Quick Hits: Upstate Records—Volume II, Dissent, and Refuge

Various Artists, Upstate Records Volume II (2018)

For the second time this year, Albany, NY's Upstate Records is back with another packed disc reminiscent of numerous top-notch hardcore comps of the '90s. The 26-band, 80-minute CD includes Upstate-affiliated artists that I've discussed before (Embrace the Hostility, Penitentiary) or below (Dissent, Refuge), as well as an international lineup of bands linked to the likes of Irish Voodoo Records (CA), 1054 Records (Australia), Demons Run Amok (Germany), Fast Break! Records (PA), Filled With Hate Records (Germany), Knives Out Records (France), plus a few up-and-comers to boot.

The tracklist largely consists of good, strong, hard-hitting metallic hardcore with just the right amount of groove and intensity from the likes of Safety Switch (GA), On Sight (NJ), Crowned Kings (Australia), The Cutthroats (CA), Threat 2 Society (NJ), Fatass (France), From Within (NY), and Happy Fist (France). Acts such as Departed (NJ), Capital Enemy (Australia), and Snipers of Babel (DC) lean toward a darker and more metal-tinged direction; while No Good Deed (PA), Lung Ripper (PA), and Short Fuse 59 (CO) additionally introduce a bit of a beatdown vibe. Meanwhile, Northern Hit Squad (Canada) and The Last Stand (NY) are amongst the few bands herein that tap into some old school hardcore flavor.

Some of my personal favorites are as follows. Balor (NY) cranks out rippingly fast-paced borderline death metal with a hint of technicality and churning midpaced rhythms. Violent by Design (NY) boasts vocals somewhat comparable to Neglect (as are lyrics such as, "I felt the hand of God, so I broke his fucking fingers!") over a musically rugged, midpaced metalcore mixture with a fuckin' great bass presence and even some pinch harmonics. It's a little rough around the edges, but I'm curious, and really hope this band has the opportunity to get some additional new material out there. Something about the band name Iron Price (MD) had me envisioning a faster, almost powerviolence angle, but that's not the case at all. Expect brutal and well-produced metalcore covering a good range of styles centered around mangled grooves and aggressive vocals.

Runners-up would be Companion's (Austria) straightforward Madball/Terror variety of lightly metallic hardcore with an unexpectedly catchy bounce and nice little melodic twists; Inherence (NY) employing a more contemporary sense of groove and powerful vocals—they're not rewriting any rulebooks, but definitely stand apart; and Concrete (NY) who—like Inherence—are not exactly breaking new ground, but possess just enough burly vocals and oomph to set themselves apart.

All in all, another great effort, and I certainly hope we'll see a Volume III next year!

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Dissent, Athame (2018)

PA/NJ metallic hardcore outfit Dissent has been droppin' EPs since 2015, but I believe Athame marks my first exposure to their work. The four-song (one of which, "L'Amore Non Moure Mai," is just an atmospheric segue), nine-minute outing offers a great blend of staple breakdowns with thrashy elements and some of that  Slayer-via-European-metalcore style of riffing alongside straightforward but impressively powerful vocals and occasional gang backups. Overall, it's somewhat reminiscent of Lifeless (which is a huge compliment in my book); the standout for me being "The End of Hope"—its lengthy instrumental intro bringing in some unexpected melody for a nice change of pace.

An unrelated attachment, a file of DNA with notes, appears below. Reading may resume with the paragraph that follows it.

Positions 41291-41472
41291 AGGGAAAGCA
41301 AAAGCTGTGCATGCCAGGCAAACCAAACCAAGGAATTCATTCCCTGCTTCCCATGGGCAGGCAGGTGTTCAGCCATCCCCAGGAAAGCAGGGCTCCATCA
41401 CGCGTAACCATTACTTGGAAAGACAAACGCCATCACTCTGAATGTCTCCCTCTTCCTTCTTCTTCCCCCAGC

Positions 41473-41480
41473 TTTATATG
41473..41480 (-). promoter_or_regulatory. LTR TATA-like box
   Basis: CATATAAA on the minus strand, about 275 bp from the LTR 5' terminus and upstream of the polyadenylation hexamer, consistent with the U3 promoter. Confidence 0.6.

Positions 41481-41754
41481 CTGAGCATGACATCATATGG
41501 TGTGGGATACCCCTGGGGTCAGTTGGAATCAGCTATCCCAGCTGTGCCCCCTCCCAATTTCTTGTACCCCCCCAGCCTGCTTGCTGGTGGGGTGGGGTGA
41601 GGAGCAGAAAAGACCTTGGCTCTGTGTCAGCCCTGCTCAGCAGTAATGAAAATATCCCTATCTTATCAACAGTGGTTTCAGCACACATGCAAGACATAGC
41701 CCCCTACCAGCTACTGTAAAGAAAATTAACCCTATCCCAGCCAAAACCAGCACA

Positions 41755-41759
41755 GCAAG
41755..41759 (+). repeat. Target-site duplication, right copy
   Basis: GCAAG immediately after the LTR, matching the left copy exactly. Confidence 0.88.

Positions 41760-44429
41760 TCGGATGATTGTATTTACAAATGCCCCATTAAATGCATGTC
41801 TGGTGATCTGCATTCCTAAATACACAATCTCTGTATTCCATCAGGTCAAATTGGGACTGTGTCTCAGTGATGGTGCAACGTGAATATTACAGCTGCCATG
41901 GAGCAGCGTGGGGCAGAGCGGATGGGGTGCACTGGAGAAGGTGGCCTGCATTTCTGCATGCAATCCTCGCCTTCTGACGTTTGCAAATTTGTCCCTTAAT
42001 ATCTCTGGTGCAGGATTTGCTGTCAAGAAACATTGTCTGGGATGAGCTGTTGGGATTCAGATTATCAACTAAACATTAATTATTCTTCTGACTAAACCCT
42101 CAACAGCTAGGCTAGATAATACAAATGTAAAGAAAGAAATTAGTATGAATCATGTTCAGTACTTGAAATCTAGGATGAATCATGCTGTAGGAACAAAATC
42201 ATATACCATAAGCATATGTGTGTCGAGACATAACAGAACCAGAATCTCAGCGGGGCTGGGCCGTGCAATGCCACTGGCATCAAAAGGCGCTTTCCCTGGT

Great production, too—no complaints. And lyrically the material deals with death, destruction, and even a smidge of satanic imagery (possibly to the point of being a concept release):

Watch the blood pool around you while you sleep
We follow no man, only the dark beast
Who gives us strength with every life we take
We live for him, these oaths and vows I will never break

You can grab Athame as a name your price download on Bandcamp, but it's also available as a professionally duplicated CD-R in a jacket sleeve—simple but effective for old-timers like me. I can't find the discs for sale online for some reason, but if you contact the label, I'm sure you can pick one up for a fair price if they're still available!

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Refuge, The Ninth Gate (2018)

The Ninth Gate is the second EP from NYC's Refuge, but again my first exposure to the group. This strikes me as "deathcore," I suppose? I don't know, I'm old. To my ears, it's a modern, djent-y brand of metalcore with guttural vocals and lots of abstract noise textures layered into the guitar work—as well as guest vocal spots from Nick Arthur (Molotov Solution), Andrew Hileman (I Am), and Chris Brea (Huldra). I can't pretend to know who those folks are, though, because I haven't a clue. (As we've established, I'm old.)

While the ultra modern production can be a bit much for me, I've actually grown to enjoy this style of djent-centric, groove-soaked guitar tone, I just start to get lost within this somewhat jarring songwriting approach that sprints, jumps, or crawls from slam-worthy, bass-drop mosh breaks to frantic blasts and surging death metal riffs without much cohesion. There are some promising moments, but it's hard to grasp onto the songs since they string together part after part after part without necessarily feeling like actual standalone compositions. I will say, though, that the grim lyrics are stronger than I would've anticipated:

Crawling through the broken glass
Look into my bloodshot eyes and ask
Is there a purpose for people like us?
Or will we die meaning nothing to no one?

This is another pro-duped CD-R in a jacket sleeve with nice artwork, and it's only $5, which is killer. To quote fictional icon Roger Murtaugh, "I'm too old for this shit," but it's not so bad...

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